Review by Shurikane

Reviewed: 12/09/05

A title that's well on the right track.

You are a professional rally racer - or, if you wish, Colin McRae himself if that suits your fancy.

It's rally racing at its best. You'll be not only be driving the usual world-class 4WD cars but also offroad SUVs, RWDs, 2WDs, classic cars, and even some of the legendary Group B cars.

You're in it for the money and fame.

By clearing each stage quicker than your opponents.


The game looks and feels real. The world is highly detailed, the cars beautifully rendered, down to even the movements of the pilots inside (you can even see the driver shifting and turning the wheel if you pay attention.) The sense of immersion is total, and the features are easy to see and spot. Rain courses are especially well done, from the windshield wipers to the semi-distance fog. Damage on the cars is beautifully done, making it seem like real-time damage mapping - quite strong for what is simply classic damage handling in the game. There are so many things to actually break on your car that no two crashes will seem to leave your car the same. The crowd consists of purely 2D figurines, which aren't that noticeable during the race, but the winning animations clearly show the true nature of these folks, and their movements are all but subtle, brutally reminding you that it's a computer game after all.

There isn't much music to talk about, except from a definitely European techno theme that plays through the menus. There is unfortunately no music during the race. While this means nothing to the hardcore simulation lovers targeted by the game, it's a gizmo to think about in the next incarnation of the game (I can recall times in Europress' International Rally Championship where the music really upped the fun.) The engine noises are satisfying, and the real candy lies in the various sound effects of the car and the environment. Take a good jump and the crash sound will definitely make you feel the weight of the car. Weaknesses lie in poor environmental handling (crossing rivers will usually cause its appropriate sound effect to shift left and right madly) and the inability to adjust the volume of specific sound types in the game.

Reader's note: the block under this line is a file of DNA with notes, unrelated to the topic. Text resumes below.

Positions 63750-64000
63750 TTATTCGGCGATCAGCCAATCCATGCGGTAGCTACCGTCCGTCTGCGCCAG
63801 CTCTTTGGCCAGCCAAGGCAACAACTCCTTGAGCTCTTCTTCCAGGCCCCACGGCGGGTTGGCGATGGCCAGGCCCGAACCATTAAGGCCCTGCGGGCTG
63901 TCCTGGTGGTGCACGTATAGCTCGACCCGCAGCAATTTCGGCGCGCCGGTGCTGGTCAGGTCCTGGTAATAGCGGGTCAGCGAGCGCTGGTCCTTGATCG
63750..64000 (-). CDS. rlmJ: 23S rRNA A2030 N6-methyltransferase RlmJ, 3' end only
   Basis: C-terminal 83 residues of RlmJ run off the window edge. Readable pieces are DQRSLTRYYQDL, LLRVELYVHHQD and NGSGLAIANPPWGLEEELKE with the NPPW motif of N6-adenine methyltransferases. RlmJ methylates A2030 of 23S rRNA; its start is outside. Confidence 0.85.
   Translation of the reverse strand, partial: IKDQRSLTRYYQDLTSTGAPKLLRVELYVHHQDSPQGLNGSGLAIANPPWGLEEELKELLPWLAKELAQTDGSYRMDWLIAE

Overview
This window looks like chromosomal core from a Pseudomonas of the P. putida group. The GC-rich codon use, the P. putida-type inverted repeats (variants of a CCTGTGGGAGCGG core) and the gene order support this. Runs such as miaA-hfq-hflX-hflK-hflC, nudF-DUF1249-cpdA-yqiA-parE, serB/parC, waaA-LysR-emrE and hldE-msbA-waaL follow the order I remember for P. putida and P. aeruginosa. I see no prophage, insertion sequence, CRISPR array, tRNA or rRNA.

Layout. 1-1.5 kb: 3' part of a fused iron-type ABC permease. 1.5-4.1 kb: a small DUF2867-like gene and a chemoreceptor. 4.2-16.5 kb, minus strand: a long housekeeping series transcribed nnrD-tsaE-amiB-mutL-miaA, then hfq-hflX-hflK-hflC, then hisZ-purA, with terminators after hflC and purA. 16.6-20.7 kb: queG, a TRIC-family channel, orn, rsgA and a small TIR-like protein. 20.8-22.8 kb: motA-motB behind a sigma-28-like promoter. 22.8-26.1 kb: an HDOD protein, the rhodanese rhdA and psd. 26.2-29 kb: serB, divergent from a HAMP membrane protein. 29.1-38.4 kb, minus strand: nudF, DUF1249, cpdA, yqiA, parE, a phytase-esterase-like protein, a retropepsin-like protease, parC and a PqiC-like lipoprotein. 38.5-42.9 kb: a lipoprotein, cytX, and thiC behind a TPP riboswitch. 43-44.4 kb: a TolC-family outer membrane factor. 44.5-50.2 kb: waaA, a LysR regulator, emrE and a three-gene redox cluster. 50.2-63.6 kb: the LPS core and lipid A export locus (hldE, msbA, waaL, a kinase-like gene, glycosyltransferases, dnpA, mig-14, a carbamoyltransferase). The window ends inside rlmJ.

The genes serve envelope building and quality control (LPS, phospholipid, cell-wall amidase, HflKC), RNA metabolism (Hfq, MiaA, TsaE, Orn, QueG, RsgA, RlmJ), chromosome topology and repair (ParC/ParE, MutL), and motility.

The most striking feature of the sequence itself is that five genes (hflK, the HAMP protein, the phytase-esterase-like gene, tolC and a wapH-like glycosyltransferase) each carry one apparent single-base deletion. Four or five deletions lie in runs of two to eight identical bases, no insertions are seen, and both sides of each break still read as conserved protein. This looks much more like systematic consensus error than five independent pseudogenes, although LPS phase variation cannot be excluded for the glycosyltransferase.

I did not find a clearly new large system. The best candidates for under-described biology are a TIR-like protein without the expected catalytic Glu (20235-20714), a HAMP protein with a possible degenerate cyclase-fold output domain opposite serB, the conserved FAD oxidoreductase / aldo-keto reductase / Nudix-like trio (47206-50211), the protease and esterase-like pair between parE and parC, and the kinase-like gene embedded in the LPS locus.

The menus are easy to navigate and fairly quick. Options are well-explained, and the Career Mode layout is definitely nice.

This is the meat and potatoes of the game, and it shows. The Championship Mode is nothing but a tour of each stage, leaving the spotlight to the Career Mode: a quest that is guaranteed to take well over twenty hours of play to get through. The Career Mode is special in the way that it forces the player to use a specific car or type of car for the rallies, and winning the different challenges and cups unlock new cars and the ability to upgrade some parts of the cars through simple and fun tests (the Dampers Test alone is a good testimonial of sound effects and car feel.) The physics engine is beautifully done, and cars behave as expected, 4WDs crisply hanging to the corners while RWDs will lose speed if they let a rear wheel stray off the road. The experience is very intense, the turns coming quite quickly and the sensation of speed is perfect. The co-driver (at least the English one) is very intelligible and gives directions loud and clear, even mentionning some special cautions and reasons for them. A little example: "Turn 2 left stay out, rocks." There is also a possibility to tune the car in its basic form (ride height, tires, acceleration/top speed ratio, anti-roll bars, etc.) by giving each of them the ability to be adjusted over five levels, though this feature is only in Career Mode, forcing the player to race stock in all other modes. Damage, is far from realistic even on the hardest setting, as the game will sometimes not even register damage despite making full contact against a fence. The effects of damage are almost symbolic, as a completely broken axle does nothing but crook the steering slightly. In fact, it is impossible to wreck the car in this game.